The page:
Palestinian Authority President Mahmoud Abbas rejected Trump's recognition of Jerusalem as the Israeli capital and said Jerusalem was "the eternal capital of the State of Palestine"
Despite warnings of triggering further unrest in the Middle East, the US President has gone ahead and recognised Jerusalem as the Israeli capital.
Donald Trump says his team will begin the process of moving the US Embassy in Tel Aviv to Jerusalem.
"It would be folly to assume that repeating the exact same formula would now produce a different or better result," he announced.
"Therefore I have determined that it is time to officially recognise Jerusalem as the capital of Israel.
"While previous presidents have made this a major campaign promise, they failed to deliver. Today I am delivering.
"I've judged this course of action to be in the best interests of the United States of America and the pursuit of peace between Israel and the Palestinians.
Trump is fulfilling a pledge he made during the election campaign in 2016.
Monumental shift in US policy
The announcement is a massive reversal of decades of U.S policy.
A law passed in 1995 requires the US to move its embassy to Jerusalem but Presidents Clinton, Bush and Obama always put off that decision because of concern about inflaming tensions.
The status of Jerusalem is one of the thorniest issues between Israel and the Palestinians.
There has been a furious reaction from Palestinians and from many who see the move as likely to inflame tensions in the Middle East.
Trump insisted, however, that his decision is a long overdue step to advance the peace process.
"It was 70 years ago that the US recognised the State of Israel. Ever since then Israel has made its capital in the city of Jerusalem," he said.
"There will of course be disagreement and dissent regarding this announcement, but we are confident that ultimately, as we work through these disagreements, we will arrive at a place of greater understanding and cooperation."
Trump also recognised that specific boundaries of Israeli sovereignty in Jerusalem are subject to final status talks.
He announced that he had ordered the State Department to develop a plan to relocate the US embassy from Tel Aviv to Jerusalem, which experts say could take several years to complete.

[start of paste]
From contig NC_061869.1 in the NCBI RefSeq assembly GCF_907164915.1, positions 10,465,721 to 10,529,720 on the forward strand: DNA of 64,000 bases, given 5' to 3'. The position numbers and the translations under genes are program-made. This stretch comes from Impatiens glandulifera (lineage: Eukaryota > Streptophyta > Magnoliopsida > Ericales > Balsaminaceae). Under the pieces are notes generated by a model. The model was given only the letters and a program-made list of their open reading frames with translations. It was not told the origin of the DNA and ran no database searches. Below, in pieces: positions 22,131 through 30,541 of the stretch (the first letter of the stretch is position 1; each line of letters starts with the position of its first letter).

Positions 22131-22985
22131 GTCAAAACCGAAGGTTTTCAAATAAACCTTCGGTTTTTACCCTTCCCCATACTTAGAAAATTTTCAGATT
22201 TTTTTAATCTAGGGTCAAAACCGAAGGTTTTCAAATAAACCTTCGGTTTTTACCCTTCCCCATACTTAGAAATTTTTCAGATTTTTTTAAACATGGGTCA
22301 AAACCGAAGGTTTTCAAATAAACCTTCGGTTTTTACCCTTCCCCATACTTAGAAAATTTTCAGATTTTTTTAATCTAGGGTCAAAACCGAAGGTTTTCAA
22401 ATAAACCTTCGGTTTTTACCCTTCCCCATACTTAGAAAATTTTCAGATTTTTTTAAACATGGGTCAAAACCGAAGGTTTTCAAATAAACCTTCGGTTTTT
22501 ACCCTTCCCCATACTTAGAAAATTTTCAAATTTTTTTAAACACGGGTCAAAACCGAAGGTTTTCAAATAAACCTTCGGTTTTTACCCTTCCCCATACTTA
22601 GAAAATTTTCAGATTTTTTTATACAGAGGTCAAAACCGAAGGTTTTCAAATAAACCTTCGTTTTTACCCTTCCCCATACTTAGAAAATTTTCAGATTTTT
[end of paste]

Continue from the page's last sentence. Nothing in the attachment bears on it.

At the end of his speech Trump was seen signing a waiver that delayed the embassy move for six months.
World leaders quick to react to decision
Israeli Prime Minister Benjamin Netanyahu welcomed the move as "historic".
He urged other countries to follow suit by moving their embassies in Israel to Jerusalem.
But other heads of state have come out against Trump's decision, including the German Chancellor Angela Merkel.
French President Emmanuel Macron Tweeted: "On Jerusalem, France does not approve of the US decision. France supports the solution of two states, Israel and Palestine, living in peace and security, with Jerusalem as the capital of the two states."
President of the Palestinian Authority, Mahmoud Abbas, condemned Trump's recognition of Jerusalem as Israel's capital.
He said Trump "has destroyed his credibility as a Mideast peace broker" and that his decision was a "declaration of withdrawal from the role it has played in the peace process".
Abbas said the Palestinian leadership will meet in the coming days and consult with Arab leaders to formulate a response.
The Palestinians claim east Jerusalem as their capital.
The European Union expressed "serious concern" over Trump's decision and the impact it will have.
Egypt's foreign ministry denounced Trump's decision, calling it a "violation of international resolutions on the city's status".
The statement also said Egypt was extremely worried about the impact the US decision could have on the region's "stability" and "its extremely negative impact" on the Israeli-Palestinian peace process.